FBI and Internal Revenue Service agents spent hours this week searching the offices of a water company union for documents pertaining to a medical insurance plan that has been the focus of a 17-day strike.
SAN JUAN, Puerto Rico FBI and Internal Revenue Service agents spent hours this week searching the offices of a water company union for documents pertaining to a medical insurance plan that has been the focus of a 17-day strike.
Union members stared as 60 agents blocked the streets surrounding the offices of the Authentic Independent Union in Puerto Rico's capital of San Juan while the search took place.
The agents asked for computer access codes for the files on the medical plan, and the union complied with the request, said Hector Lugo, the president of the union.
FBI and IRS officials said they had a search warrant but refused to comment further.
More than 4,000 Aqueduct and Sewer Authority workers have been striking since Oct. 4 to protest the company's decision to replace the union-run medical plan with a private plan.
Although the water service is not running normally, managers have stepped in to fill staffing gaps, and there have been few disruptions in the U.S. Caribbean territory.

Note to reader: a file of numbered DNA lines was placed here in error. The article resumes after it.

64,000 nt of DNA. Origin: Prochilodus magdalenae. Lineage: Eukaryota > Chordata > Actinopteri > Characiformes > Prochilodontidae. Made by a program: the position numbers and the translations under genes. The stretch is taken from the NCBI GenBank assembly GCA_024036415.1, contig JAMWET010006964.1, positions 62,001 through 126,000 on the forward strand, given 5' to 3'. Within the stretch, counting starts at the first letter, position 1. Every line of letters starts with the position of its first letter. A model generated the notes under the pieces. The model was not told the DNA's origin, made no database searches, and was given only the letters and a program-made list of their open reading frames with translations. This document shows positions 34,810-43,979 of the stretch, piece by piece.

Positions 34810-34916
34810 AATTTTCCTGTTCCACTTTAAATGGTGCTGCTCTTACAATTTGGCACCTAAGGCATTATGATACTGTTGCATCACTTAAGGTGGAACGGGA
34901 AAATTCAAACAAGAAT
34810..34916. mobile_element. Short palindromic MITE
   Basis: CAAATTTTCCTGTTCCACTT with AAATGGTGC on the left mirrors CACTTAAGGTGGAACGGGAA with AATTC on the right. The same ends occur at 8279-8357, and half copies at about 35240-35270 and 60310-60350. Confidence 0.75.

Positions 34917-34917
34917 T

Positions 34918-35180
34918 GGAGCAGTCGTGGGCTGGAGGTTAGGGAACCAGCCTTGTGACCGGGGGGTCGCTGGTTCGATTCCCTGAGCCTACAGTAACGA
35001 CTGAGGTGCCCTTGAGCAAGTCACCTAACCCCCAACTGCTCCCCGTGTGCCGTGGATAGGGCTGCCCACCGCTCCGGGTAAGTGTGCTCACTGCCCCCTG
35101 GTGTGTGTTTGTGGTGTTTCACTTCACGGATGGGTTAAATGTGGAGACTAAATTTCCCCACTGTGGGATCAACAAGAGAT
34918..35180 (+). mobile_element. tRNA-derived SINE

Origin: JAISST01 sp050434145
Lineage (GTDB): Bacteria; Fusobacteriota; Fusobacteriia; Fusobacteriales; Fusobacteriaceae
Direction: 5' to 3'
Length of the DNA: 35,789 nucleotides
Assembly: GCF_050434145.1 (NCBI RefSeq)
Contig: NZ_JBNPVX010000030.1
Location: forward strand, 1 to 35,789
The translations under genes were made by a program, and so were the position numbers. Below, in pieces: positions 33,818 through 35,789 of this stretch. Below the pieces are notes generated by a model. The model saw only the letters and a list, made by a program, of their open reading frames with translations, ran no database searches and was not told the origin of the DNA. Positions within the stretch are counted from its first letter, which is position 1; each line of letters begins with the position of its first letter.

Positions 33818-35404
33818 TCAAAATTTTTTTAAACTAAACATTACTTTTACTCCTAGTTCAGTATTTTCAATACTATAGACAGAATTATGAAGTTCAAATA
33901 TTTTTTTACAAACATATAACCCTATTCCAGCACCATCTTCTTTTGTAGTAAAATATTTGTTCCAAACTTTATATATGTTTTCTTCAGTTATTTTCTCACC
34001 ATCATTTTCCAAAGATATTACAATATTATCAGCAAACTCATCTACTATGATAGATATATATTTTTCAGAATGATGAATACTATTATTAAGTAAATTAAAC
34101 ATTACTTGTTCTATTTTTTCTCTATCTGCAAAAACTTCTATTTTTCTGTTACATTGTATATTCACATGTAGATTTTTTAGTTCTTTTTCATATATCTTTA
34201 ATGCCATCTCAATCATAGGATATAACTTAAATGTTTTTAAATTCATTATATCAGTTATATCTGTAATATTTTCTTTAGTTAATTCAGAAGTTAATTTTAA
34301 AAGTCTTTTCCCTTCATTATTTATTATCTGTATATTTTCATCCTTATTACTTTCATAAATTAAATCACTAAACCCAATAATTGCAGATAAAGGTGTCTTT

The union plan was replaced after Puerto Rico's Insurance Commissioner's Office alleged that there were irregularities in its management.
Insurance Commissioner Dorelise Juarbe has ordered the union to return $11.7 million that she said was misused by the insurance plan's board of directors. Juarbe said that the money was used to underwrite salaries, purchase luxury vehicles for union officials, and for other excessive administrative charges.
Union officials deny the allegations.
The search forced the postponement of a planned round of negotiations with company officials, Lugo said.
Antonio Villafane, the union's vice president, accused the company of somehow being behind the search, calling it "a sort of repression against union leaders."
The company's president, Jorge Rodriguez, said he had nothing to do with the search.
"I don't have that power," he told local WUNO radio. "I'm not involved in this."
Source: Associated Press